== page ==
Though the local music has gone quiet again in “Britain’s Floral Town”, there was a time when all anyone could talk about, get excited about or bitch about was when the next time a much-loved local band were going to cram into a tiny, sweaty (and occasionally shitty) basement venue called The Old Maltings.  It hides beneath the Lucky Break snooker club around the corner from what has become the centre of Bury’s festering and much famed/shamed night life: the nightclubs Vision and Big B’s on Station Hill, where all you can hear is the cringey chat-up line or lip smacking of that guy (who you know has a girlfriend) kissing someone else’s girlfriend; “classy” is a word that comes to mind.  The Old Maltings was the place where bands loved to play and kids loved to hang and between April 2009 and April 2011 the venue, along with Pot Black (another snooker club) and occasionally Ruin (now The LP), regularly saw aptly-named local legends Protect The Target (PTT) gracing the stage.

At their inception in April 2009 PTT’s lead singer, Dan Brandon, had always set their ambitions on not being “that band” who always played their home town, so their first show was at B2 in Norwich.  Shows in Cambridge and Norwich became an regular part of the young band’s life, although venturing out of Bury was an issue due to the fact that two of the members, guitarists Lew Parker and Ben Cavanagh, were still only 16 and 15 years old respectively.  Their initial sounds were somewhat immature “beatdown-doublekick-pop-punk”, taking influence from bands such as Four Year Strong and Set Your Goals.  Though nothing ground-breaking, they had a certain charm to them which gained them quite a few fans in a relatively short amount of time; songs such as What’s The Deal With Orange Peel? and Yes! No! Maybe, Go!, with drummer Sam Nunn showing off his double kick speed, were never going to light up Wembley Arena, but were a good starting point for a band yet to find their own sound. They played the BurySound competition, but at this point, nobody seemed to care other than their closest friends, with even the judges deeming that what they did had been done before and saying silly things like, “the bassist and the drummer need to make more eye contact”.  That said, they ended up coming second in the audience vote in the first round, and (Bury’s local newspaper) the Bury Free Pressnoted their performance as “The most polished and well rehearsed (of the night).”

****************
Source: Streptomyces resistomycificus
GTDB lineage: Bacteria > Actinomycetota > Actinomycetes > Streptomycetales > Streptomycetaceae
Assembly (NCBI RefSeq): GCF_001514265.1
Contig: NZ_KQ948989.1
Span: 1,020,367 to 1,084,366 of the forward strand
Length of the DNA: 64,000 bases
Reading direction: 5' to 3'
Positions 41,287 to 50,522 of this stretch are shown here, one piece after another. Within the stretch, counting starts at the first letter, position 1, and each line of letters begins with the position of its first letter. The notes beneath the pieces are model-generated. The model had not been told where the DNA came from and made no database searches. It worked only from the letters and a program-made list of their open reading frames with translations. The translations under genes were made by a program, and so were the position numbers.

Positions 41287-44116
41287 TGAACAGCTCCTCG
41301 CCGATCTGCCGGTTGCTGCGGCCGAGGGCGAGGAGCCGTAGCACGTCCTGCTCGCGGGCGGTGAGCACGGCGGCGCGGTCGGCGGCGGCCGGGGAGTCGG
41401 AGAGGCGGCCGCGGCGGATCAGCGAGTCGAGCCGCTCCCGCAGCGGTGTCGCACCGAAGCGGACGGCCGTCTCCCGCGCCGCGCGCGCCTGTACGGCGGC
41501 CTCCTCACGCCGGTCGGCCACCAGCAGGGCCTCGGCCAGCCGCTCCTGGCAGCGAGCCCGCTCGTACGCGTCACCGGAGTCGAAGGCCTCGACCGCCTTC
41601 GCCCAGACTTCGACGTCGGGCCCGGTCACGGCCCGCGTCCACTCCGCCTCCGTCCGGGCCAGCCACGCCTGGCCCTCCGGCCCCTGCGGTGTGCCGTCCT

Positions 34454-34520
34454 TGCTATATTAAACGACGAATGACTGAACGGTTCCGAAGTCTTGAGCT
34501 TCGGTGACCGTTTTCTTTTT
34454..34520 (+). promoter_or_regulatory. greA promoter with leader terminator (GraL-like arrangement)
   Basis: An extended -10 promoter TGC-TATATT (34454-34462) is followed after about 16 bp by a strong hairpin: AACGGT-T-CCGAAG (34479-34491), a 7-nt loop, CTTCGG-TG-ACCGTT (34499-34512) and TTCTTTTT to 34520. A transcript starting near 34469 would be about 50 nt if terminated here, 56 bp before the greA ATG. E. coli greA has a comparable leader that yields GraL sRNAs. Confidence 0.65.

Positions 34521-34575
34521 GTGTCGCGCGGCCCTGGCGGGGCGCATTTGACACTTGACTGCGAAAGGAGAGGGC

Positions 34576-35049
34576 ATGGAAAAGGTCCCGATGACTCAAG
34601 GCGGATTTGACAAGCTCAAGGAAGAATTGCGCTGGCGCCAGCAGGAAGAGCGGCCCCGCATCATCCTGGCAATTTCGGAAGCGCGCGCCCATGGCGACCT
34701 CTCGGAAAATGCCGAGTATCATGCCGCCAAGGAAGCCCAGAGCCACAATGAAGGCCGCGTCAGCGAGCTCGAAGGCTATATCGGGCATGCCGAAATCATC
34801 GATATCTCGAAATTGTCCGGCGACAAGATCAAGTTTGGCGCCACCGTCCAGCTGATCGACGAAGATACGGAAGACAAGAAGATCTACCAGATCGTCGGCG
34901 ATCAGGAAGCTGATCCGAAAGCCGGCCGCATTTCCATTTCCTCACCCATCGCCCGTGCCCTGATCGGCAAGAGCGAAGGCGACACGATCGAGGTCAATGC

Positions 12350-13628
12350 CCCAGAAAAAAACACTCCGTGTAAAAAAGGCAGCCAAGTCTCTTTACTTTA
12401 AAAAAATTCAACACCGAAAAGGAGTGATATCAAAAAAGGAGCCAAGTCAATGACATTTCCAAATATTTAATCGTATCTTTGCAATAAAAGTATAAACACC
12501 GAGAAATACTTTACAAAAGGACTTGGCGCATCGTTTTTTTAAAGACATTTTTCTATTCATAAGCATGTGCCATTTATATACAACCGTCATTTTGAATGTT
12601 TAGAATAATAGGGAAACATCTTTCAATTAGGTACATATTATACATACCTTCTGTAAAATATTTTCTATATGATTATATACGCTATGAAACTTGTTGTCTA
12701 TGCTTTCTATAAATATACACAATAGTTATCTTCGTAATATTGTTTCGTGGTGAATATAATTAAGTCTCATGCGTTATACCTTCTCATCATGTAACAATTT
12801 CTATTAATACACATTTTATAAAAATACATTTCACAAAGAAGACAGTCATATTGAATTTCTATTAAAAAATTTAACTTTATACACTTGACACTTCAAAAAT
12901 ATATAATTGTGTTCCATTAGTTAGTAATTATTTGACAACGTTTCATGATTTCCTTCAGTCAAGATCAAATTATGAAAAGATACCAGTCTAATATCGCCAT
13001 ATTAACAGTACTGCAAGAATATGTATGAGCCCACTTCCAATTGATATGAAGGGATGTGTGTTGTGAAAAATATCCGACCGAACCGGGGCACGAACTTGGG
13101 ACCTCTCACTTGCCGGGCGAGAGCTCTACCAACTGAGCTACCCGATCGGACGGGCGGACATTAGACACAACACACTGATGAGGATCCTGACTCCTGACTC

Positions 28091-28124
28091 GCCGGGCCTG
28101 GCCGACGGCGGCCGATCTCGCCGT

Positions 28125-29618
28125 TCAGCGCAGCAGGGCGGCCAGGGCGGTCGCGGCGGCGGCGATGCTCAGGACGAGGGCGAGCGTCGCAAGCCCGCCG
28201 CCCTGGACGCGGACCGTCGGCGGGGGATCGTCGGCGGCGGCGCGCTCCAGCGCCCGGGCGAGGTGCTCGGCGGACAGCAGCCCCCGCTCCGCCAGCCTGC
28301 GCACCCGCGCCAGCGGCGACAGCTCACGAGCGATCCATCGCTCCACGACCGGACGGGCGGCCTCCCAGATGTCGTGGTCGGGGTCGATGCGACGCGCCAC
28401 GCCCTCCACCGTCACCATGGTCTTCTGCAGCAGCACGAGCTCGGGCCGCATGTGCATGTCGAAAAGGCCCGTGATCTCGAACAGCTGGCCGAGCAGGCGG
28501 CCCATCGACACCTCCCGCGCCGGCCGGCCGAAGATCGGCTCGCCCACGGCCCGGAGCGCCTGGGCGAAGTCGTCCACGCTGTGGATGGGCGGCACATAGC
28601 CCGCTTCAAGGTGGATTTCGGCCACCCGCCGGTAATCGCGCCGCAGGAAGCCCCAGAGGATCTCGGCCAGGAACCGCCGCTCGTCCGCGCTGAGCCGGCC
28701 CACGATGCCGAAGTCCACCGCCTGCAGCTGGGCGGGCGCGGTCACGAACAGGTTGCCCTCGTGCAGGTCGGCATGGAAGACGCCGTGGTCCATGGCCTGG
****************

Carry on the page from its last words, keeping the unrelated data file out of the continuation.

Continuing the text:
Time passed, with PTT still slipping under the radar of the Bury St Edmunds music scene, until the aforementioned night in November 2009, which saw the band play Dan Brandon’s own SURPRISE birthday party.  Everyone who knew anyone crammed in to the Old Maltings to kick off what would become a two year reign of pop-punk and metal nights in Bury St Edmunds, with local bands such as Vide Infra (RIP), This Sudden Injury, Rules Of Romance (RIP) and The Easy Life (RIP) playing regularly in The Old Maltings and Pot Black.  The scene was alive and kicking, the town’s youth were buzzing with the question “When is the next gig?!”.  The flurry of well-promoted, well-put together and exhilarating shows paved the way for more well known bands to come from all over Britain, Europe and the USA to have a go.  Bands such as Deaf Havana, Me Vs Hero, Ghost Of A Thousand, Paige, Lower Than Atlantis, TRC, Man Overboard and Dead By April all came to sleepy old Suffolk to see what all the fuss was about.